In partnership with our friends at Indeed, the worldwide employment website, we just released our latest report, Kindness in the Workplace, which surveyed 1,200 18-29 year-olds who are currently or soon-to-be employed across the United States.
While the results are hopeful, there is much work to be done to ensure all people feel affirmed and validated at work and beyond. Here are a few ways companies can make their spaces kinder communities that encourage mental wellness for young workers:
- Encourage checking in and recognizing hard work. 74% of young workers say they want their managers to check in with their team to ask if they need support professionally or personally, and 73% of young workers want companies to give recognition for employees’ hard work.
- Publicly list kindness and mental wellness as priorities for your workspace. More than 7 in 10 people under 30 say they would be more likely to apply for a job where “kindness” and “supporting employee mental health” are listed as an important value of the company.
- Invest in mental health and kindness. More than 7 in 10 people under 30 want health insurance that covers mental health care and coverage for or access to therapists or mental health experts.
- Ensure all workers have access to needed resources and support. 58% of all respondents agree that Transgender-affirming healthcare is an important resource to support workers’ mental health and foster kind communities. And 56% of overall respondents (67% of Transgender or Genderqueer respondents) also list colleagues sharing their pronouns as an important action.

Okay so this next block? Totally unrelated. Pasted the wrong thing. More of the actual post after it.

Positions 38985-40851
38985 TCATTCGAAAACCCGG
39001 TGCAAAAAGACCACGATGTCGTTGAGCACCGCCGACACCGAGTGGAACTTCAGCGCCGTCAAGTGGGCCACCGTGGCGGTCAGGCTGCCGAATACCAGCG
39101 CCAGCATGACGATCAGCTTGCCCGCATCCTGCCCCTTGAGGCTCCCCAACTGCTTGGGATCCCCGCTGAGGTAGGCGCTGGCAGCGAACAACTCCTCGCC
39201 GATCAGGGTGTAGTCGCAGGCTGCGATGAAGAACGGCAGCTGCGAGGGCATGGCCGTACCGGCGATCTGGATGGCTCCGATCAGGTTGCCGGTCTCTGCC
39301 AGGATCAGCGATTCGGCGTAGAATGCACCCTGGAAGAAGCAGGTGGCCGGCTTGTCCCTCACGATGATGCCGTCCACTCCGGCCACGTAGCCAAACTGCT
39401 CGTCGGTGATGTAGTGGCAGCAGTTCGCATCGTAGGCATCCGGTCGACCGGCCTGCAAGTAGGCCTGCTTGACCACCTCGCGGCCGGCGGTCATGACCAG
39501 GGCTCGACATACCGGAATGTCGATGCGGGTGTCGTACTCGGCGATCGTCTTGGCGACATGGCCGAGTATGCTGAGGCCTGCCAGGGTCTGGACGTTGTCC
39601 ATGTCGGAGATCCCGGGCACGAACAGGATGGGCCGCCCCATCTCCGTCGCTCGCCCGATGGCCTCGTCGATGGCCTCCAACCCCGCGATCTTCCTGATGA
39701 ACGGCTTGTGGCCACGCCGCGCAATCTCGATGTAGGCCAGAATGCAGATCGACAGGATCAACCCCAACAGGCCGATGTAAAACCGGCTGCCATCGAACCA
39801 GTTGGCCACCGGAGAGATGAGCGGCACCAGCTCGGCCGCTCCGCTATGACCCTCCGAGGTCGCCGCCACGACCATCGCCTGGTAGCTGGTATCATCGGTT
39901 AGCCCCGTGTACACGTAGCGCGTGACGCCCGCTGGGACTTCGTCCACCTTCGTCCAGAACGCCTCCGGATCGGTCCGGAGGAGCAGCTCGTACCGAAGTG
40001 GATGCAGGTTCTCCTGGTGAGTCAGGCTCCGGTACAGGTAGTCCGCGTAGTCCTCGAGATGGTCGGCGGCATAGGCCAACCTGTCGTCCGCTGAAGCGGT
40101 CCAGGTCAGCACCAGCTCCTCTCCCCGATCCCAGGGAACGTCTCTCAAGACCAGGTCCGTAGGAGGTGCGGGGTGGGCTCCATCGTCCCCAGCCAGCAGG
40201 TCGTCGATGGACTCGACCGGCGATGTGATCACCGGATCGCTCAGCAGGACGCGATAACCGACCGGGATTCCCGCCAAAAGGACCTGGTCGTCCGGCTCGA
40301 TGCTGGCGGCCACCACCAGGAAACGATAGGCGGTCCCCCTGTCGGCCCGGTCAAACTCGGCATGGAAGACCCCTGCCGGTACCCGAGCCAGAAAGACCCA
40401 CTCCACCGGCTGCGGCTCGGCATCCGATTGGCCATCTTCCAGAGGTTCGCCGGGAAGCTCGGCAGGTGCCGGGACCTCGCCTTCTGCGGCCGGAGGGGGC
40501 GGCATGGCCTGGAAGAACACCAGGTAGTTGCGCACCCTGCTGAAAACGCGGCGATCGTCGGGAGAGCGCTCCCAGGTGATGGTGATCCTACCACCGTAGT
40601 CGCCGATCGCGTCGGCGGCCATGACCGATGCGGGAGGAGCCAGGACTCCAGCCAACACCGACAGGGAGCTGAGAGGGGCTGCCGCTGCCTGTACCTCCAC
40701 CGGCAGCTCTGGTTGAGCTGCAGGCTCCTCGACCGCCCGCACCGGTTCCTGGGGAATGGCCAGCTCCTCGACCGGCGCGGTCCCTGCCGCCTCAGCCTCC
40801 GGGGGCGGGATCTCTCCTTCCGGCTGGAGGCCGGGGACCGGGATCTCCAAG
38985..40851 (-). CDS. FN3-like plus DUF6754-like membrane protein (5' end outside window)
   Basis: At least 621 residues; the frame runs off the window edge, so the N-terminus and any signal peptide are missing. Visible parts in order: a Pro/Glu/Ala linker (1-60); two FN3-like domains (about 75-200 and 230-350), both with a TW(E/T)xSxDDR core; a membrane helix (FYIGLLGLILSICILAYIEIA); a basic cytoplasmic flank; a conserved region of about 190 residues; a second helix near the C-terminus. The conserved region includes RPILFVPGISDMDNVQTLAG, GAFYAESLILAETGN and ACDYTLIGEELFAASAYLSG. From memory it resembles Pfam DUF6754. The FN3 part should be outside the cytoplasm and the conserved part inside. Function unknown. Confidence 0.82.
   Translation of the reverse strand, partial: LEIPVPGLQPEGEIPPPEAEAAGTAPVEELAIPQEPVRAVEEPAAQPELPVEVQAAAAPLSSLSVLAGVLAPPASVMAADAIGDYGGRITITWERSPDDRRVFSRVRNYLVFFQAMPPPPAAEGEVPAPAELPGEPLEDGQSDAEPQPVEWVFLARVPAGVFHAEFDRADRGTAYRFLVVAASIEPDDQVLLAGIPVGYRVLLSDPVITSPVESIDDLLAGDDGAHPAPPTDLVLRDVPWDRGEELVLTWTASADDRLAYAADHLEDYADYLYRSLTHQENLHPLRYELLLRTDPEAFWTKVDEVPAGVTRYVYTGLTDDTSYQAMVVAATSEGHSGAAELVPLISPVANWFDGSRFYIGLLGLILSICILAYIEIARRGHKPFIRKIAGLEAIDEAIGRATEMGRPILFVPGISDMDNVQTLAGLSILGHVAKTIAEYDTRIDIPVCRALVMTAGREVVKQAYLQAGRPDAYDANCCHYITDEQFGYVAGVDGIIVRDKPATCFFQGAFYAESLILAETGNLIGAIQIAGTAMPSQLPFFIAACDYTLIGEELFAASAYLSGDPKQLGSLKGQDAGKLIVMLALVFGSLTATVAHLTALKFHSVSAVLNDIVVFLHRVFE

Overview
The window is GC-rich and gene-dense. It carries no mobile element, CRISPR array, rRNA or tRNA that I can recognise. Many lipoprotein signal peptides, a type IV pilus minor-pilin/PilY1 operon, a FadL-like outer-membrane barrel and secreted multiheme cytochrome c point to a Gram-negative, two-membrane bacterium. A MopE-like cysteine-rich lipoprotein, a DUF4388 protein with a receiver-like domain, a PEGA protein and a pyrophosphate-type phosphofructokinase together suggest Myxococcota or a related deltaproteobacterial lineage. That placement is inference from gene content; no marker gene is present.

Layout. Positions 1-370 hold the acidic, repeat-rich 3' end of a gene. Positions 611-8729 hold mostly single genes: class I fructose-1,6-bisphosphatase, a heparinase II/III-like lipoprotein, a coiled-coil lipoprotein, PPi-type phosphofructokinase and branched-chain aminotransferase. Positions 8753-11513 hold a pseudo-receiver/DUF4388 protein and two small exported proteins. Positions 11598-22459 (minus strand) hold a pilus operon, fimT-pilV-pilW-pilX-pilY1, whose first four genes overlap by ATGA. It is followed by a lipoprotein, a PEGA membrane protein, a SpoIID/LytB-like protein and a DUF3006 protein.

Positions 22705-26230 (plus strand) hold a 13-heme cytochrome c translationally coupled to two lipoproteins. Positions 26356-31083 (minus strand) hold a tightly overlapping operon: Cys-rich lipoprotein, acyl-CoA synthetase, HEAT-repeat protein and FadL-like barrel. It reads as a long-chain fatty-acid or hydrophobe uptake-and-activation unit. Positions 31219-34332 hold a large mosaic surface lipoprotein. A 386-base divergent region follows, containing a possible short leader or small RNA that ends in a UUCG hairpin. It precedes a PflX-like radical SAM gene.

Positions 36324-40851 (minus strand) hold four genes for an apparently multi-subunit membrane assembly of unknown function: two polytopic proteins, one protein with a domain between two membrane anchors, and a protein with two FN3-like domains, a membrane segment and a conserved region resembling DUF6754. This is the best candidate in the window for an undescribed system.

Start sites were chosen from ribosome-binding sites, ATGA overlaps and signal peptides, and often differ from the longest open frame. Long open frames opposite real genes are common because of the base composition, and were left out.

- Adapt and build meaningful policies. One of the most revealing findings is that since the COVID-19 pandemic began, the majority of respondents report experiencing no change, or even less focus, on the following serious concerns: physical health care, mental health care, fostering a kind work culture, and diversity, equity, and inclusion. Young workers want and deserve workplaces that are responsive to the world they experience because those stressors don’t disappear as soon as their work day begins.
For those of us who work, it is often said we spend up to 33% of our lifetimes performing our jobs. As a record number of Americans are evaluating how they spend their time, I hope you will put your kindness into action in support of your own and others’ mental wellness — at work and everywhere else. Each and every one of us has a role in helping to improve the mental health of those around us and subsequently our collective mental wellness.
When you read this report, I hope this serves as a reminder that your kindness has the power to transform communities for the better and help others feel safe, supported, and affirmed.